A lack of books in his living space spoke volumes too. They say opposites attract. Which may be true. But spending time with someone who doesn’t enjoy reading when you do is never gonna result in a long-lasting affair. But those guys made wonderful fuck buddies. Just like guys whose shelves were filled with Harlequin romances gave good blow jobs. Not that you would want to stick around long enough for him to gargle.
Not long ago Buzzfeed had an item called What Books Straight Boys Read Tells About Them. I didn’t read it. But did bookmark it figuring it would be one of the site’s slightly sarcastic and humorous bits. Regardless, they were onto something. Visiting a straight boy’s place who you had the hots for, and checking out his choices in reading materials, gave you the info you needed to know in what your chances were that you could end up in his bed. If he had the complete collection of Ann Rice’s Vampire Dairies it was a good sign. Ann had primed him for some man-on-man love. If his shelves held the collected works of the Twilight saga movies in novel form, not so much. Not because that didn’t mean you wouldn’t score but because it meant he was gayer than you were. But at least it quickly settled the question of whether he would bottom or not.
Now that e-books are all the rage, those clues are no more. And you can’t even keep an eye peeled for his DVD collection of the Twilight movies because nowadays everyone just streams the movies they want to watch. Where once a guy’s video collection containing a few too many James Franco movies told you he was as up for a little man-on-man sex as James appears to be, now you’d have to log onto his Netflix account for that info. And bi-curious guys who’ve been perusing lots of gay porn on the internet tend to erase their browser history. Technology sucks. ‘Cuz it is no longer as easy to determine whether or not he will.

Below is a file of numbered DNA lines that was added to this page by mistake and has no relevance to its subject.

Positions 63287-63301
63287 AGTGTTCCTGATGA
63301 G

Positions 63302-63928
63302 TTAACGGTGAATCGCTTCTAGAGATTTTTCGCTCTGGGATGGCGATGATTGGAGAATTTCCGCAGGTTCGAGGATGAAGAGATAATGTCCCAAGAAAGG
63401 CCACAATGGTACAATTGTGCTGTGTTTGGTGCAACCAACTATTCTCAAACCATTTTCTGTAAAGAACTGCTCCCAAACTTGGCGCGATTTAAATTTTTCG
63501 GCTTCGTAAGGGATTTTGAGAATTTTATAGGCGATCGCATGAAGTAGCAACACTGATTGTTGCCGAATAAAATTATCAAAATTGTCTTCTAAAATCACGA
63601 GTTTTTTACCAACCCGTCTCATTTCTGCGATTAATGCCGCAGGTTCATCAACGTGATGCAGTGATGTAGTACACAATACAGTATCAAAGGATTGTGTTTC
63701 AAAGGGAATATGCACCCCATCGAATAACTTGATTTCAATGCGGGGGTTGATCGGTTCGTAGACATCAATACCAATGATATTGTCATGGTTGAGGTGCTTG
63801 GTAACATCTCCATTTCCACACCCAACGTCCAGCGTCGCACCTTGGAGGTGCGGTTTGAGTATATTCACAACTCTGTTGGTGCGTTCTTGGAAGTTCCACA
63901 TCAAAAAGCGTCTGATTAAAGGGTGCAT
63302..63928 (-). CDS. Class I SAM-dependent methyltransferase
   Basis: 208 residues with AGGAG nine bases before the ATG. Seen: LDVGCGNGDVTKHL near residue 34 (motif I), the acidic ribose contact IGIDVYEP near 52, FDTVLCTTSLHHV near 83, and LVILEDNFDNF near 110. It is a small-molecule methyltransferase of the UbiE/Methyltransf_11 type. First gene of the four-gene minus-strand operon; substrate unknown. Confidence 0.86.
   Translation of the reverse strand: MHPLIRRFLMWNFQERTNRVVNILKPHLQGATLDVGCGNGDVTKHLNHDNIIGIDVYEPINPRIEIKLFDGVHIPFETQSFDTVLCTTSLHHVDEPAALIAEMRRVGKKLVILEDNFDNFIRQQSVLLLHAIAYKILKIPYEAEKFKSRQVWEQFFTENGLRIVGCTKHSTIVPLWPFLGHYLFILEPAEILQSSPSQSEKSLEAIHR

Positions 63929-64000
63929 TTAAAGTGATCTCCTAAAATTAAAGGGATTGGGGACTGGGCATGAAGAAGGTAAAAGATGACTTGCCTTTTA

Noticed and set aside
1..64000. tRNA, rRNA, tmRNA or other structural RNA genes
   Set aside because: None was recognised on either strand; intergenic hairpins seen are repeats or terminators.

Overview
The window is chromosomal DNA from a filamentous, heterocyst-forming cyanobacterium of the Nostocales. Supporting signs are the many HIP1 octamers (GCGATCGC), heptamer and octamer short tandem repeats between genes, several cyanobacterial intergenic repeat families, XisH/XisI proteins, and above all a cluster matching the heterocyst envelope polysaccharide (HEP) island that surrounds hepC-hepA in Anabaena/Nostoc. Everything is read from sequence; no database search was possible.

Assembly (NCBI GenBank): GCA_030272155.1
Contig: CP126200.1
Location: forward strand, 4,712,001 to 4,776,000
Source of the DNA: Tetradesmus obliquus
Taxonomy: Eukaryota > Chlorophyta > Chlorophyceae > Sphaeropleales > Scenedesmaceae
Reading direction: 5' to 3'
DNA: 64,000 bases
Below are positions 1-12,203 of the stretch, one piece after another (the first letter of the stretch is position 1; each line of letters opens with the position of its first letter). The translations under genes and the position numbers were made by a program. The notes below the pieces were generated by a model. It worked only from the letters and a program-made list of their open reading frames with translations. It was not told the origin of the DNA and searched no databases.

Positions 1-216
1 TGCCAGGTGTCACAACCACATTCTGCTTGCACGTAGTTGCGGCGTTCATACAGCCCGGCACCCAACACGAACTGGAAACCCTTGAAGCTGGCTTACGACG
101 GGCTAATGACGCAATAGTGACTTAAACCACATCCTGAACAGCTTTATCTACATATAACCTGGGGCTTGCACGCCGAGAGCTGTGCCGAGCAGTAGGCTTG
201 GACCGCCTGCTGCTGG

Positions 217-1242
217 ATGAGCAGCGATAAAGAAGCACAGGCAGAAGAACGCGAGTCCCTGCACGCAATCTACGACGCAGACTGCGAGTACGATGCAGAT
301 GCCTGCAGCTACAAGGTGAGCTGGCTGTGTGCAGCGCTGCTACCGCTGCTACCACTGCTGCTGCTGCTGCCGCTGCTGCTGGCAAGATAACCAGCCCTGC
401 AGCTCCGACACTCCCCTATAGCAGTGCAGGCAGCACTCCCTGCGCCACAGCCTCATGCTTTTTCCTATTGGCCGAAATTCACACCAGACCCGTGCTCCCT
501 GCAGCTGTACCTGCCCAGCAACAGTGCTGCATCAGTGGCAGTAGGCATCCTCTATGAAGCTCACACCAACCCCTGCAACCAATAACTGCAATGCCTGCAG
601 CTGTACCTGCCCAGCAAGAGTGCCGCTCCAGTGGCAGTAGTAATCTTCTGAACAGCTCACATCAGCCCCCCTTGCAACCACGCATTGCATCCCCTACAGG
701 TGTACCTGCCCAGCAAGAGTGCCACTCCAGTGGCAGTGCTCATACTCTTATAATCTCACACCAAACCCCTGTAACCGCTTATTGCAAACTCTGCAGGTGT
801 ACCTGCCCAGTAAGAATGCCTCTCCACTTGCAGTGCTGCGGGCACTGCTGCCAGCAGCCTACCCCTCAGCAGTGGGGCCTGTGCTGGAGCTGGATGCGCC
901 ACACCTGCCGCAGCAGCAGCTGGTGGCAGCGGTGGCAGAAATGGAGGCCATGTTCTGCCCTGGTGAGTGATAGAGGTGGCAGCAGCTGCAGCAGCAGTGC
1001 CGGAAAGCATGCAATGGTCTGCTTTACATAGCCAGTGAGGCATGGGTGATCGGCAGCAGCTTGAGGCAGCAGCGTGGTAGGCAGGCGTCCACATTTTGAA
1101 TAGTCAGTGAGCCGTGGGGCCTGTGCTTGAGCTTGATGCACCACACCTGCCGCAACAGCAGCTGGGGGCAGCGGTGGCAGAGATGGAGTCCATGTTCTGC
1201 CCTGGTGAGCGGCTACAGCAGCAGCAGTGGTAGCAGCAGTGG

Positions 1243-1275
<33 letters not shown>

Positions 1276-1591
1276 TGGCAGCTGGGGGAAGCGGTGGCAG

Between e-books and Amazon, local bookstores too are becoming a thing of the past. And that too has cut into my sex life. I don’t know why guys who worked in bookstores were always so easy to pick-up, but I always had more luck at Borders than at gay bars. Sometimes all it took was purchasing Armistead Maupin’s latest and a smile. When I lived in Hawaii I’d pick out the hottest Border’ clerk and ask him if they carried Mahu Surfer. And then watch to see how red his face turned, or how nervous he became. When Borders went bankrupt it wasn’t only the company that lost. And that was the fault of e-books too.
Fortunately, there is still a decent used book store in my town. Even more fortunately there is a cute Asian guy who works there. I’ve been toying with him. Slowly. ‘Cuz he may be the last bookstore employee I ever get to bed. It started when I picked up a copy of one of the books adapted from the 30 Days of Night graphic novels. He got all excited. Not that graphic novels are necessarily a good sign, but science fiction and fantasy buffs are generally at least familiar with and look kindly on androgyny. And in my book the ladyboy lovers of today are the gay boys of tomorrow.
Using that hook, I segued into Andrew Vachss’ Burke novels. He was familiar with the author (he wrote a Batman novel or two) but hadn’t read any of his others. And as I’d hoped, he loved them once he had. There’s a lot of gay in the Burke novels. And dark, crisp, razor-sharp prose. Which made for a natural in suggesting some of J.R. Lansdale’s stuff next. He loved those too. The question is no longer will he, but how much effort will it take to get his ass in the air. I think I’ll bring up those Twilight adaptations next.
I don’t have a problem with all technological advances. I was hooking up with tricks off the internet before most people even knew what it was. I even found a boyfriend on-line. Huh. Come to think about it, that boyfriend was Crazy Ray. So maybe I should have been a bit more distrustful of that technology a bit sooner. But then it’s not the technology that’s the problem. It’s that technology’s application that can be worrisome.